January 15, 2016

Bare Lit Festival launches in UK to celebrate BAME writers


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Shattering illusions

The advocacy group Media Diversified is launching the “first ever literature festival for writers of color” in the UK next month.

The Bare Lit Festival will take place the 27th and 28th of February and, according to its website, will “highlight the amazing work being produced by Black, Asian and Minority Ethnic writers.”

The organizers see the festival as working to correct the discrimination that BAME writers currently experience. Research used by Media Diversified showed that:

Last year, the UK’s three largest literary festivals featured over 2000 authors. Of those 2000+ authors, only 4% were from Black Caribbean, Black African, South Asian or East Asian backgrounds.

Samantha Asumadu, founder of Media Diversified and one of the organizers of Bare Lit told The Bookseller that BAME writers were fed up of only sitting on diversity panels at festivals:

That writers of colour are invited only to speak about diversity is a damning indictment of both the publishing industry and literary festivals themselves. By curtailing them in this manner, readers are missing out on the full range and beauty of their work.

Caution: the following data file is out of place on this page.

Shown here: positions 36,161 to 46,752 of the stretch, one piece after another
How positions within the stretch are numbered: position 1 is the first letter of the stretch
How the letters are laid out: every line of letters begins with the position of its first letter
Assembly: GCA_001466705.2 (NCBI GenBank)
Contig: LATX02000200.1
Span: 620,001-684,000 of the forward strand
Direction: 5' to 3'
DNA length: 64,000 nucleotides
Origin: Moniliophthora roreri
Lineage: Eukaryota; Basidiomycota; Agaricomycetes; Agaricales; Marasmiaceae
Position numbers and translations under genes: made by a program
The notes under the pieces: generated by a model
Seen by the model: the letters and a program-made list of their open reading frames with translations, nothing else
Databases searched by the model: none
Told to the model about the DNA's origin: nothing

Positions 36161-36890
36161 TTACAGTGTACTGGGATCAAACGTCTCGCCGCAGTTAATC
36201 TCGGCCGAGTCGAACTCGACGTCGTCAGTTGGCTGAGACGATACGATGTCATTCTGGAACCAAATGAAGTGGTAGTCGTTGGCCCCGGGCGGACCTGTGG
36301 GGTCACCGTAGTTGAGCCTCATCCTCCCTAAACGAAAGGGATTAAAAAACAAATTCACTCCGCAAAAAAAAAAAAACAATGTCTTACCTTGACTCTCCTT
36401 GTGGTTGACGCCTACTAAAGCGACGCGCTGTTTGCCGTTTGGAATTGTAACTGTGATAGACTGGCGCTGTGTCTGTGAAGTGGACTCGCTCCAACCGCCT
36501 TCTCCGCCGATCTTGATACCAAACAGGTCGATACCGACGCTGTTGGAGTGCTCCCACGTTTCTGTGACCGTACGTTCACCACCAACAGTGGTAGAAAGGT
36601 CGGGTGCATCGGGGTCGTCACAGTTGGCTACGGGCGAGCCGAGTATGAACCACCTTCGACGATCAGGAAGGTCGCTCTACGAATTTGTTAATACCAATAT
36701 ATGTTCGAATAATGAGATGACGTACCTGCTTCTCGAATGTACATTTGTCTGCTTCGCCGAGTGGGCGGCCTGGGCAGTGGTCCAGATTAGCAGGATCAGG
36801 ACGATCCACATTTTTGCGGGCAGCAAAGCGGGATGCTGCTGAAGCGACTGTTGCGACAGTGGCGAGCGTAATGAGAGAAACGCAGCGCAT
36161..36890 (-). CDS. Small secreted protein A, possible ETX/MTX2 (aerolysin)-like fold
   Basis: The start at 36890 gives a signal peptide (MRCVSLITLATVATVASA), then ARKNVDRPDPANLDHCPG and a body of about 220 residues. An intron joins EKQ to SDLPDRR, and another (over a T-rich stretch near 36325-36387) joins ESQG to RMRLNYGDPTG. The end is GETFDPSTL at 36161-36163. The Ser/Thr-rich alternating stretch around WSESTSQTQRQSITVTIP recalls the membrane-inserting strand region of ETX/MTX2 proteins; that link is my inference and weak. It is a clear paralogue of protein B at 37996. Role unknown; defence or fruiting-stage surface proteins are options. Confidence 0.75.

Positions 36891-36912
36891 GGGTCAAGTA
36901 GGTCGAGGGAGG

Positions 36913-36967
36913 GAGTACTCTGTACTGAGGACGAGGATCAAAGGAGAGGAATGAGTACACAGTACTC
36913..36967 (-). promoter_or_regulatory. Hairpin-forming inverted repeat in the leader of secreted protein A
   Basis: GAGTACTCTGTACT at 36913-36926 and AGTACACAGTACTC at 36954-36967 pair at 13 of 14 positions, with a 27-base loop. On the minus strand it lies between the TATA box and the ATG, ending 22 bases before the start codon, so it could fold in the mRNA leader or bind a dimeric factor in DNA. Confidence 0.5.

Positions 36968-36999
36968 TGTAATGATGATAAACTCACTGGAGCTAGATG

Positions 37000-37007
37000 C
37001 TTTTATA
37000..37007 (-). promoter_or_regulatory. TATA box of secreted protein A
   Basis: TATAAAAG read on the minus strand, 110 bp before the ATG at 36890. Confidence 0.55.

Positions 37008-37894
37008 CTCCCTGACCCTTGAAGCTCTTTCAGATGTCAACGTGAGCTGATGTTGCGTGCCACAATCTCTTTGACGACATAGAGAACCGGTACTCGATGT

She warned that “institutional discrimination” in publishing was preventing readers from discovering writers, and thwarting future writers:

If we don’t value writers of colour and they are not seen and heard with their white peers, they are even less likely to get published. I can’t imagine my life without having read Buchi Emecheta and Toni Morrison as a teenager. That future titans of writing may not get their chance to be read widely because of institutional discrimination in publishing is heartbreaking.

Author Tendai Huchu, who will appear at the festival, told The Bookseller:

You have no idea how many of my peers (at least anecdotally) I have spoken with who have felt like objects of anthropological curiosity—inevitably being shunted to some panel on diversity or the like—as opposed to serious artists on the rare occasions they have done events at the larger festivals.

Novelist Leila Aboulela said she hoped the festival would “shatter the illusion that all diverse writers are the same.”

The organizers have launched a crowd-funding campaign to support the festival. The video accompanying the campaign features a quote from Malorie Blackman:

Over the last three or four years, I seem to have gone back to being the sole face of colour at literary or publishing events. What happened?





Zeljka Marosevic is the former managing director of Melville House UK.